The slats and panels cut up the projected image depending on the posi1on of the viewer in space, so that the video projection is visible as a whole only at one particular viewpoint, otherwise split up and is rearranged anew by the given structure. The projected video sequence focuses on a very crucial moment of Red Desert, when Monica Vim is asked to cry. It is the most vulnerable, private and powerless moment, and the very point where the fictional reality overlaps with the actual reality. During the filming Michelangelo Antonioni corrects the scene by walking into the frame twice and finally neglects this sensible moment in the final version, as it would have altered the whole outcome.
Furthermore he projected an extract of the screen-test directly onto the white glitter curtain system covering the cinema screen between presentations.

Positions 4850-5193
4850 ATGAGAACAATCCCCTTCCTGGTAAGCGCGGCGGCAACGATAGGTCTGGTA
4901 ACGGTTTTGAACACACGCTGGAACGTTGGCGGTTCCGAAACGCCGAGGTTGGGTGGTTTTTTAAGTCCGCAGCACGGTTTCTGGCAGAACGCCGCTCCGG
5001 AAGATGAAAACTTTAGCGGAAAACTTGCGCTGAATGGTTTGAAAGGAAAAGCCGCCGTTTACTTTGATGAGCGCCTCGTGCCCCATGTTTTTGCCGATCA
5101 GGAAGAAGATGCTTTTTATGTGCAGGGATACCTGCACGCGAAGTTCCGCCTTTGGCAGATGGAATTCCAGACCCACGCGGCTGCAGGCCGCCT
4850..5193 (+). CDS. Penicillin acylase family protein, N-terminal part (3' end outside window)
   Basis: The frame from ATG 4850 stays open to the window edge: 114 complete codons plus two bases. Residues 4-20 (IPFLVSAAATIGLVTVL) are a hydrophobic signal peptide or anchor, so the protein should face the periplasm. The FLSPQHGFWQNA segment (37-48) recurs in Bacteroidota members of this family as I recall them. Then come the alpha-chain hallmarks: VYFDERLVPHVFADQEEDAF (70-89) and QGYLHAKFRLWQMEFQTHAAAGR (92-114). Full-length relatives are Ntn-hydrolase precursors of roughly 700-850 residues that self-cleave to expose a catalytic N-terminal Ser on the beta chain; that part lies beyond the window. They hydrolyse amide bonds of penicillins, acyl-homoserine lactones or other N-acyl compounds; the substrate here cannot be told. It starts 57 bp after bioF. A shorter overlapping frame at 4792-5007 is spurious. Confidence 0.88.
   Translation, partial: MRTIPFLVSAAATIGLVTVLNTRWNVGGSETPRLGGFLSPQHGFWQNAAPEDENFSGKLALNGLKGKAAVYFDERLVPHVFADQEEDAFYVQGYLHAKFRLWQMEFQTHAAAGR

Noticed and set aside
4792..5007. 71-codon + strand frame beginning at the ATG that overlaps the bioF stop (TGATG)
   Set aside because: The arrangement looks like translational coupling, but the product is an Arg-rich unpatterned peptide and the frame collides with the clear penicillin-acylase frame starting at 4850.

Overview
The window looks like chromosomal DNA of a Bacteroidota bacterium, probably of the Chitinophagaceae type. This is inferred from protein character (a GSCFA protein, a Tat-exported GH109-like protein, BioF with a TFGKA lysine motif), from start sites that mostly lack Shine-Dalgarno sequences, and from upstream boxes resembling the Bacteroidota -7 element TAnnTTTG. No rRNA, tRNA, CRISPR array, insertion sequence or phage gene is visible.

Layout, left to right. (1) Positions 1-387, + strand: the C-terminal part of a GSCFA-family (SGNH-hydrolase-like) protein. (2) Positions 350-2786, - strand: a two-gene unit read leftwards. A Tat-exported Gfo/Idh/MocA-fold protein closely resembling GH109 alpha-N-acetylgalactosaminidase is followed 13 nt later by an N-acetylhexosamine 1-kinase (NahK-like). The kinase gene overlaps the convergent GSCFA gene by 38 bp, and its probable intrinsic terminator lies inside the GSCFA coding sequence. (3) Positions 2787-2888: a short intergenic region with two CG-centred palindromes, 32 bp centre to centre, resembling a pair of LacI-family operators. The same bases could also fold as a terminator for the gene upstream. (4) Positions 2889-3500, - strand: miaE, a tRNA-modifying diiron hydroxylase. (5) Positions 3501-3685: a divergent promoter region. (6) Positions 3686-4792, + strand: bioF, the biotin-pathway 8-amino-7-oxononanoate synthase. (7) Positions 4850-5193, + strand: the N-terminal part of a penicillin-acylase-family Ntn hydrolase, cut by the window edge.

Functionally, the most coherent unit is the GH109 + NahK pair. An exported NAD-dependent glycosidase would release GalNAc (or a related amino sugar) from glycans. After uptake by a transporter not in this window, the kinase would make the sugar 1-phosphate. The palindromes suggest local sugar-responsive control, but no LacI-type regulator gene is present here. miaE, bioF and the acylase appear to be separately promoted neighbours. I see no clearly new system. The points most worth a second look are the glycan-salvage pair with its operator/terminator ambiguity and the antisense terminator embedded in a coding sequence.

The Portrait #4 is about the Canadian artist and curator AA Bronson, who enjoys cult status as cofounder of the artist collective General Idea. Bronson stands alone in an undefined space. Two cameras revolve around him. When one of them captures him from the front, the other is at his back. Like planets, they orbit Bronson at their center. One occasionally hears footsteps and the whirring of the cameras. The two sequences are projected onto two monumental screens positioned at angles in the exhibition space. The cameras’ different perspectives are understood in relation to each other; they converge and interlock. The central staging of a single figure without narration or scenic embedding is reminiscent of Andy Warhol’s Screen Tests. Welz consciously follows this tradition, while developing his own aesthetic and methodical approach. Unlike Warhol’s actors, however, AA Bronson is not limited to looking at the lone camera. Bronson stands calmly, as if in the eye of a hurricane, undeterred by the ceaseless, circular movements of the recording devices.